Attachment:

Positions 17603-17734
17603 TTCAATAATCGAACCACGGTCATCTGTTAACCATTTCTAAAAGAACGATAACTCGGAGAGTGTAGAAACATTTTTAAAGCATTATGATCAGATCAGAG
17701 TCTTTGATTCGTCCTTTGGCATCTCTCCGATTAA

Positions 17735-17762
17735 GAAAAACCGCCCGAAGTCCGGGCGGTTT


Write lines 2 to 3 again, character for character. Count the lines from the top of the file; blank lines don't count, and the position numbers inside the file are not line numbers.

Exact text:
17603 TTCAATAATCGAACCACGGTCATCTGTTAACCATTTCTAAAAGAACGATAACTCGGAGAGTGTAGAAACATTTTTAAAGCATTATGATCAGATCAGAG
17701 TCTTTGATTCGTCCTTTGGCATCTCTCCGATTAA